As reporters thronged outside the Ecuadorean Embassy on Friday morning, Fidel Narváez, an embassy spokesman, said the country’s officials in London would have no comment; they were awaiting instructions from their Ministry of Foreign Affairs.
Marianne Ny, the chief prosecutor in Sweden, made clear that the authorities were not pronouncing Mr. Assange innocent. “I can conclude, based on the evidence, that probable cause for this crime still exists,” she said at a news conference on Friday, which was a court-ordered deadline for prosecutors to respond on the case.
Ms. Ny said that proceeding with the case would require Mr. Assange to be served notice of the charges against him and for him to be present in a Swedish court, both of which were impossible.
As a result, prosecutors said they felt that they had no choice but to abandon the investigation because they had concluded that Ecuador would not cooperate, and because all other possibilities had been exhausted. “My assessment is that the transfer cannot be executed in the foreseeable future,” Ms. Ny said.
The investigation could be reopened, she said, if Mr. Assange returned to Sweden before August 2020, the time limit for prosecution specified by the statute of limitations.
Mr. Assange was accused of sexual misconduct by two women in 2010 after a trip to Sweden, prompting prosecutors to open the preliminary investigation. Lesser charges were dropped in August 2015 because the time limit for prosecution had passed, but prosecutors had continued investigating an accusation of rape from one of the women.
In a statement detailing his relationship with his accuser, Mr. Assange said that the woman had expressed a clear desire “to have sexual intercourse with me,” and that the two had parted amicably after having sex several times.
Elisabeth Massi Fritz, who represents the woman who accused Mr. Assange of rape, issued a scathing response after the prosecutors abandoned the case.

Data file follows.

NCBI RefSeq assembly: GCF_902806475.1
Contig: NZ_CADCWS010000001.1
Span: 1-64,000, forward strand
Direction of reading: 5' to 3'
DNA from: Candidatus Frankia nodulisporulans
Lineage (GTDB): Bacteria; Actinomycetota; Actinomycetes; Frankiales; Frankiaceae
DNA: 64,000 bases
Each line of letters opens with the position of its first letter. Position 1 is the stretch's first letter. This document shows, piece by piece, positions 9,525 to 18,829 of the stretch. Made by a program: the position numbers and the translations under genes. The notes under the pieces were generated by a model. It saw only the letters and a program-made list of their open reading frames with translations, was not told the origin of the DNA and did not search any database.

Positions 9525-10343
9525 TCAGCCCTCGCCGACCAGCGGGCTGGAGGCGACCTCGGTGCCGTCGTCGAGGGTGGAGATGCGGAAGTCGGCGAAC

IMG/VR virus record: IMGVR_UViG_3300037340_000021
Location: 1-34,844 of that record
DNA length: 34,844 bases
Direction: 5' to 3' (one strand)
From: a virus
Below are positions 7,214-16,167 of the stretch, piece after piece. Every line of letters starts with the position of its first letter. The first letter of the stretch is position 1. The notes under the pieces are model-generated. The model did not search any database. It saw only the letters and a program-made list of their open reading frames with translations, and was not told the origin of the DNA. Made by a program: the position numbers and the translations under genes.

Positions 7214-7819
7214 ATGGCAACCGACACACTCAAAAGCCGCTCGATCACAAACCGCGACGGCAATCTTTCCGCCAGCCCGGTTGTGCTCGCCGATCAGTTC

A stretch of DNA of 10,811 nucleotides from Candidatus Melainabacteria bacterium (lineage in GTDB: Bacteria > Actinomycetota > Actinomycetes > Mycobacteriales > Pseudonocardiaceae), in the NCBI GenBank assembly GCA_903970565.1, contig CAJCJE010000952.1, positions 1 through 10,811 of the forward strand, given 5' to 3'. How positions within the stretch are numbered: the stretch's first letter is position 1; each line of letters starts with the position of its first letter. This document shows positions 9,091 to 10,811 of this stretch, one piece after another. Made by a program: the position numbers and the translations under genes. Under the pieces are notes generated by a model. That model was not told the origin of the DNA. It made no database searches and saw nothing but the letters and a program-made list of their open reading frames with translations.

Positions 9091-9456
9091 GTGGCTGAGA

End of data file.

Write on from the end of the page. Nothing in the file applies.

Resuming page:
“A legal examination is very important for someone who has been raped, as is the possibility for redress,” she said. “In this case, there have been many turns and the wait has been very long. My client is shocked and no decision to shut the case down can get her to change her position that Assange raped her.”
Per E. Samuelson, Mr. Assange’s lawyer, said that his client was “relieved”, that the prosecutors had been trying to save face because they could not win the case, and that the decision was “a total victory for him and for me in Sweden.”
“He’s a free man,” said Mr. Samuelson, although his client was still holed up at the Ecuadorean Embassy as he spoke. “He can shop at Harrods. He can take a coffee at a restaurant.”
Mr. Assange has said that he has been denied due process during his time at the embassy, and endured “cruel, inhumane and degrading treatment.” He has repeatedly cited a determination by the United Nations Working Group on Arbitrary Detention that the Swedish and British governments had “arbitrarily detained” him since 2010.
In a recent letter to the Swedish government, Ecuador criticized the lack of progress in the investigation, expressing dismay over its sluggish pace despite the fact that Swedish officials had questioned Mr. Assange at the embassy at the end of 2016.
The police in London said that if Mr. Assange were to leave the embassy, they would still be “obliged” to execute the warrant issued after Mr. Assange failed to surrender in June 2012.
“Now that the situation has changed and the Swedish authorities have discontinued their investigation into that matter, Mr. Assange remains wanted for a much less serious offense,” the police said in a statement.
In October 2015, the London police announced that they were ending round-the-clock surveillance of Mr. Assange, citing the strain on resources. Until then, officers had kept a 24-hour watch outside the embassy in the upscale Knightsbridge area, ready to arrest him if he tried to leave.